Rakitha’s batting has a mark of subcontinental flair, and with the ball he comes across as a typical Sri Lankan spinner. © Wisden India

Rakitha’s batting has a mark of subcontinental flair, and with the ball he comes across as a typical Sri Lankan spinner. © Wisden India

There were hardly any people at the Dubai International Cricket Stadium to witness New Zealand play their must-win ICC Under-19 World Cup match against England on Tuesday (February 18). But, for Asoka Weerasundara, Rangika Weerasundara and Nathalie Weerasundara it was one of the most important matches they had ever been to.

Ashoka and Rangika along with their daughter and a family friend have travelled all the way from Wellington to support their son. The name of Rakitha Weerasundara in a New Zealand scorecard has generated a lot of curiosity ever since he made his Under-19 debut against Australia in April 2013.

It is not that Asian origin players are a new trend in New Zealand, but every time one of them has made it to the national team, he has been a subject of interest and now it is Rakitha’s turn.

A right-hand opening batsman, Rakitha is one of the best players of his side with an average of over 40. Against England, he got going with a square cut, followed it up with a flick, played the pull shot reasonably well, got a boundary with the sweep shot and also handled the spinners well. However, he could not push on to a big score and was out for 41, deceived by a straighter delivery from Rob Sayer, the offspinner, that kept a bit low.

His wicket proved to be crucial as New Zealand collapsed soon after that to be bowled out for 114, and got relegated to the plate championship.

Rakitha’s batting has a mark of subcontinental flair, and with the ball he comes across as a typical Sri Lankan spinner, who loves to run through his overs. He believes that his style is in his “blood”.

Before this game, he had made 33 against his country of origin, but what made news was the fact that he decoded the opponents’ language for the convenience of his team-mates. Sinhalese, after all, is his mother tongue, though he and his sister speak mostly English at home.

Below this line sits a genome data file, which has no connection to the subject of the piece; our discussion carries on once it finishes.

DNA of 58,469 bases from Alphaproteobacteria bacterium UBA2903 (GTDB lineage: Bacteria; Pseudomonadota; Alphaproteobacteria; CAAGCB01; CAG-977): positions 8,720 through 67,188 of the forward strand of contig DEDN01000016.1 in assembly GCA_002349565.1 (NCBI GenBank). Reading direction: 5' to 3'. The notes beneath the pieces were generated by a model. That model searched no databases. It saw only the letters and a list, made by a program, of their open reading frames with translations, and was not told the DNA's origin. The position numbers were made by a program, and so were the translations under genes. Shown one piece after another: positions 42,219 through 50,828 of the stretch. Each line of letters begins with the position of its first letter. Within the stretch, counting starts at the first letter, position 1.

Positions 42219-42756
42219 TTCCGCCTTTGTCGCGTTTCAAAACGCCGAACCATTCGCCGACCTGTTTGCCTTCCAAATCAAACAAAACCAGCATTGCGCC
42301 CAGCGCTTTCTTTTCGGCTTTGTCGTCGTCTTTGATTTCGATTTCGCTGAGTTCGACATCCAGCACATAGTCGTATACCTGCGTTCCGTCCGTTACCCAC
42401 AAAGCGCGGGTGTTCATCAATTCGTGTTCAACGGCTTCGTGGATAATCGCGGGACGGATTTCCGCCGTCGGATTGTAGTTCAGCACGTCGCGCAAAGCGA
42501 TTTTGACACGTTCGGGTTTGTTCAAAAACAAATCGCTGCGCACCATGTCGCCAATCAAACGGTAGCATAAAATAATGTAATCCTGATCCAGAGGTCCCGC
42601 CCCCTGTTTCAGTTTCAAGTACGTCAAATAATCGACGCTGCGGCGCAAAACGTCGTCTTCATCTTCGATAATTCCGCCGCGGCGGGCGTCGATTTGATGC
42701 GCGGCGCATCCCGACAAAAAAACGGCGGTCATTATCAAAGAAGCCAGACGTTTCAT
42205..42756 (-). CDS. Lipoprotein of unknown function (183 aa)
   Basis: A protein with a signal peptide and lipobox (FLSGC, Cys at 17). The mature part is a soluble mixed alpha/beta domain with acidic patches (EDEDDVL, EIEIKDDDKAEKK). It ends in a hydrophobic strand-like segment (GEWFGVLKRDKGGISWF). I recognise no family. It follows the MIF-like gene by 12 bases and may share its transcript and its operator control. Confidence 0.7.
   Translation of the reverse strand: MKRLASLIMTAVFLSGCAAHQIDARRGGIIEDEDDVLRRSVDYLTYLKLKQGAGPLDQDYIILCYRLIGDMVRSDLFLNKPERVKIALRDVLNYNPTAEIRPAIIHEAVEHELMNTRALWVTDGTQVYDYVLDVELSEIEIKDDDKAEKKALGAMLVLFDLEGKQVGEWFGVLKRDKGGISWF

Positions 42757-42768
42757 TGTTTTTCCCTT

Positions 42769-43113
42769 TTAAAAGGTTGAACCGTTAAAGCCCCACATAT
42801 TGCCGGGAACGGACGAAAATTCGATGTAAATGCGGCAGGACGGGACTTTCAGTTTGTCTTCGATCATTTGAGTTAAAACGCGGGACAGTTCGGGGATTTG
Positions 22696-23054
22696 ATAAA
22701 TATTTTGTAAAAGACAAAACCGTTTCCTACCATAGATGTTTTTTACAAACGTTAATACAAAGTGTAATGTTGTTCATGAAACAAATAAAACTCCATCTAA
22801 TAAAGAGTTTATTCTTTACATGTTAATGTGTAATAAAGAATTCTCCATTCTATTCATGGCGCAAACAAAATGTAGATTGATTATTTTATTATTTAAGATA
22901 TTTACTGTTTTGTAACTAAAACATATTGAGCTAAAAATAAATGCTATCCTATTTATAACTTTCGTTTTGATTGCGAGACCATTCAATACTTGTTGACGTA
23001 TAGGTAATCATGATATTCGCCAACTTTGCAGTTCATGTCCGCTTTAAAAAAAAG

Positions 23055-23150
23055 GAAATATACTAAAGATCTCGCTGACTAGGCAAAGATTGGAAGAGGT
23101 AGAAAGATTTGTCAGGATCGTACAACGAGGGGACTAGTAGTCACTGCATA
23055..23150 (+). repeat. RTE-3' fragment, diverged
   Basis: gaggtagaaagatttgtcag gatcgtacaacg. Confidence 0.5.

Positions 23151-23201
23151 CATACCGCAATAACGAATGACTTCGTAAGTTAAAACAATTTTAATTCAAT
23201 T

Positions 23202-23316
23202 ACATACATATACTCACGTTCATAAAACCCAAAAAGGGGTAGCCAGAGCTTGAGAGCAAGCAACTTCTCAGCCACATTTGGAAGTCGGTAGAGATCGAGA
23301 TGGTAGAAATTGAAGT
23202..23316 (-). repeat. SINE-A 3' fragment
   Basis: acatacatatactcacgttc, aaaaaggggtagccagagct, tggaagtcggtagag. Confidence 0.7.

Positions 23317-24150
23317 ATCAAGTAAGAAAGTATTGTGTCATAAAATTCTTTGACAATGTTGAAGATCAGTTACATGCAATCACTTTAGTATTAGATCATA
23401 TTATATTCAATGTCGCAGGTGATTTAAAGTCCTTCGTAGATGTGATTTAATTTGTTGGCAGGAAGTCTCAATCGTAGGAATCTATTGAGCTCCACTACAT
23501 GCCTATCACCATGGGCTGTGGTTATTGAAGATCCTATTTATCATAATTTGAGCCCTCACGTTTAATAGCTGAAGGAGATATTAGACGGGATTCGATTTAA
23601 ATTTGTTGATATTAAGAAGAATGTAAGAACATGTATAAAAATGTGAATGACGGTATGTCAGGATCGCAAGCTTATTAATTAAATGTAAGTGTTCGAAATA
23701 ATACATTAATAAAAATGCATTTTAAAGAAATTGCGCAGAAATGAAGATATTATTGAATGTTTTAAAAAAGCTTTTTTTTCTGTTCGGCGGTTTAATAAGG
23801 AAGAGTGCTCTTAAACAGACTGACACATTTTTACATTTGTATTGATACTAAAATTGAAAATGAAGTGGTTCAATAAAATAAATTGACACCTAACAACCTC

That Rakitha has pursued a career in cricket is because of his father’s foresight and passion. The 1990s were a difficult period in Sri Lanka because of the civil war. Therefore, Asoka migrated in 1998, prompted by the need to secure his children’s future. Considering that he once played for Nalanda College, the alma mater of Bandula Warnapura, Sri Lanka’s first Test captain, Roshan Mahanama and Mahela Jayawardene, Asoka was always clear that he had to shift to a country where cricket was a major sport.

Both Asoka and Rangika found jobs as bankers, and enrolled Rakitha into the Wellington cricket system when he was just four years old. While Asoka went on to become the head of schools for Wellington Cricket, it was under the tutelage of Ivan Tissera, a Sri Lankan coach settled in New Zealand, that Rakitha worked on his technique and made progress.

Rakitha has been to Sri Lanka just thrice, where one of his aunts still resides. But he is lucky to have a father who is in regular touch with Jayawardene through the school’s Old Boy’s Association. Rakitha has met Jayawardene thrice and also received a congratulatory text from him after getting selected for the World Cup.

Interestingly, Tissera was a product of Ananda College – the fiercest opponents of Nalanda. But, now in Wellington two foes have turned friends for Rakitha’s cause.